For community-property rules to apply, there must be two things in play: a valid marriage and a residence in a community-property state.
In the U.S., most states use the common-law system; the other states use community-property. There are nine community property states: Arizona, California, Idaho, Louisiana, Nevada, New Mexico, Texas, Washington, and Wisconsin. Living in one of these states can have an effect on a couple’s finances. However, keep in mind that while these states share some common features and definitions, there is no one uniform community-property system.
Essentially, any assets that are accumulated during marriage in a community-property state are owned jointly and if there is an annulment or divorce then assets are split equally no matter who earned them. If a couple amicably splits, community-property laws may not even come into play if the individuals can agree on who gets what. A pre-nuptial agreement also tends to trump community-property laws.
It’s important to note that this article is not intended to be legal advice; it’s simply an educational overview of community-property. Talk with a lawyer for specifics on community-property state laws and how they can affect your specific situation.
History of the Community-Property System
Brought to America by Spanish and French colonists, this concept was intended to encourage equality. Because a marriage is a community consisting of two marital partners who, through their joint labors and efforts, contribute to the prosperity of the marriage, both spouses possess an equal right to the property and its benefits.
Community-Property States: Assets Owned Prior to Marriage
Any assets a person owned before joining in matrimony are typically still considered separately owned. For example, if Jane Doe owned a home before she married John, the home doesn’t automatically become John’s property after marriage, even if living in a community-property state. Things can get tricky though if you get divorced and did not take inventory of what you owned prior to marriage.
Other than assets owned prior to marriage, other property that is considered separate in a community-property state may include:
- Property acquired by gift
- Property acquired by inheritance or bequest from a will
- Property acquired in a court award
Changing Status of Property in a Community-Property State
Most community-property states allow spouses to determine or change the character of their property as community or separate. The legal term for this action is transmutation. There are two important transmutation restrictions:
- Federal law obligations cannot be avoided by transmuting property;
- A transmutation that is effective between spouses may not be effective against third parties like creditors.
If married couples move from a community-property state to a common-law state, this does not change the character of the marital property acquired in the community-property state unless the couple takes steps to change the status.
Overall, if you live in a community-property state, it’s not a bad idea for spouses to keep organized records of their personal financial matters.
Essentially, any assets that are accumulated during marriage in a community-property state are owned jointly and if there is an annulment or divorce then assets are split equally no matter who earned them.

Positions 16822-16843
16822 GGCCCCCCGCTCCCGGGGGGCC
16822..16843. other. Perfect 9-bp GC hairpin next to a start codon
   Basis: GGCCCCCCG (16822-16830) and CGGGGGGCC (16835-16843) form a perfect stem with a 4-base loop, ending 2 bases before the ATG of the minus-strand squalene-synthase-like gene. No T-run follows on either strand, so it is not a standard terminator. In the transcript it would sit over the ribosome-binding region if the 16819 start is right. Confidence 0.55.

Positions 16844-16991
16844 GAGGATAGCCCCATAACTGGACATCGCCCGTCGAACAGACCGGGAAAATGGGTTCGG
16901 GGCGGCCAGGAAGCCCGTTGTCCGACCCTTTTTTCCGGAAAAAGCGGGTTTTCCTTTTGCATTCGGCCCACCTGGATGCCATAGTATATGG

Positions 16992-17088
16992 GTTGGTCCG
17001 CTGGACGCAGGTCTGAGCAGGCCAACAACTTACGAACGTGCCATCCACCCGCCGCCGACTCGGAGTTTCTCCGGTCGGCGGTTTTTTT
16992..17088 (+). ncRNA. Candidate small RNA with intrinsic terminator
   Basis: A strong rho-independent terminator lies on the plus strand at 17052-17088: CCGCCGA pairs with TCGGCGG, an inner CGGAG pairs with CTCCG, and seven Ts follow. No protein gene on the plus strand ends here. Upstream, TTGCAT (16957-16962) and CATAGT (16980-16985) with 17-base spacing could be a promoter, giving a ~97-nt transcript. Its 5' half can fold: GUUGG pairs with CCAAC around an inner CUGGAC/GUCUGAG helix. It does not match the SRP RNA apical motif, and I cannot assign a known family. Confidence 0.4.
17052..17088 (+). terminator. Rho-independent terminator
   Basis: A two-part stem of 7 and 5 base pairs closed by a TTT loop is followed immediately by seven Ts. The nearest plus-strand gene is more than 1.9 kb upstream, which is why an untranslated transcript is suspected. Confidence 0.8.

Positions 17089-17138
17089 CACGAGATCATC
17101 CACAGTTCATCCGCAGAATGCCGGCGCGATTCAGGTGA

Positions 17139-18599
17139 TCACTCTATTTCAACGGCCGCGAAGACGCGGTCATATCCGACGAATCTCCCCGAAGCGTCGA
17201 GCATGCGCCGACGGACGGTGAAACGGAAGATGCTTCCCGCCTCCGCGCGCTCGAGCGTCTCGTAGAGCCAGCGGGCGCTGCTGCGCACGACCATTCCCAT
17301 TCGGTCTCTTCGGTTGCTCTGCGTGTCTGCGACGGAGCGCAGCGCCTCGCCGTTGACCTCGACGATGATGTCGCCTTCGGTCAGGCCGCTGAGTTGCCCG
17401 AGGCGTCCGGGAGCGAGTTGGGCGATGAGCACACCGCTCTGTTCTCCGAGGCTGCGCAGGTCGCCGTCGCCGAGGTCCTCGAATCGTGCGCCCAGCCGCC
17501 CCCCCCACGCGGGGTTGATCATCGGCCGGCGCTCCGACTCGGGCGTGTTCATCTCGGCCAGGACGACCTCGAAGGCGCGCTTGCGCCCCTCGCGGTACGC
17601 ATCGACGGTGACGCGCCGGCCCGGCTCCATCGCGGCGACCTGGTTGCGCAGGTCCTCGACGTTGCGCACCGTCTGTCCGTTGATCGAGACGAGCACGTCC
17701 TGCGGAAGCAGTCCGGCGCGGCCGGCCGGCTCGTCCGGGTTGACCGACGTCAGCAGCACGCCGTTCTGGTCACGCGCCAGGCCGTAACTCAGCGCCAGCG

Life Insurance and Community-Property
So, how do community-property laws affect life insurance policies?
Generally, policyowners have a lot of flexibility on who they want to name as a beneficiary of their policy. Many times a policyowner will name a spouse as a beneficiary, but sometimes not. They can name an adult child, parent, or even a close friend; however, if they live in a community-property state and income earned during the marriage is used to pay the premiums then typically the spouse legally has rights to 50 percent of the death benefit.
Example: John Doe lives in California and has a term life insurance policy in which he designates his mother and father as the beneficiaries. He then marries Jane Doe, but forgets to update the policy. He unexpectedly dies but because they live in a community-property state and John paid premiums with “jointly owned” income, Jane automatically receives half of the death benefit, with the remaining half going to John’s parents, even though she wasn’t listed on the policy.
When alive, if John wanted to name his parents sole beneficiaries and not have Jane be a beneficiary, Jane would have had to sign a consent form waiving her rights to the death benefit.
This example is not always 100 percent the case, and permanent life insurance policies can be more complex than term, so it’s important to work with a professional who is knowledgeable about community-property laws. Start planning now by getting an instant and anonymous term life insurance quote. It takes just 30 seconds, plus Quotacy does not require any contact information until you are ready to apply.
About the writer
Writer, Editor, and Co-host of Quotacy's Q&A Fridays
Natasha is the content manager and editor for Quotacy. She has been in the life insurance industry since 2010 and has been making life insurance easier to understand with her writing since 2014. When not at work, she's probably studying and working toward her Chartered Life Underwriter (CLU) designation while throwing a tennis ball for her pitbull mix, Emmett, or curled up on her couch watching Netflix. If it’s football season, the Packers game will be on. Connect with her on LinkedIn.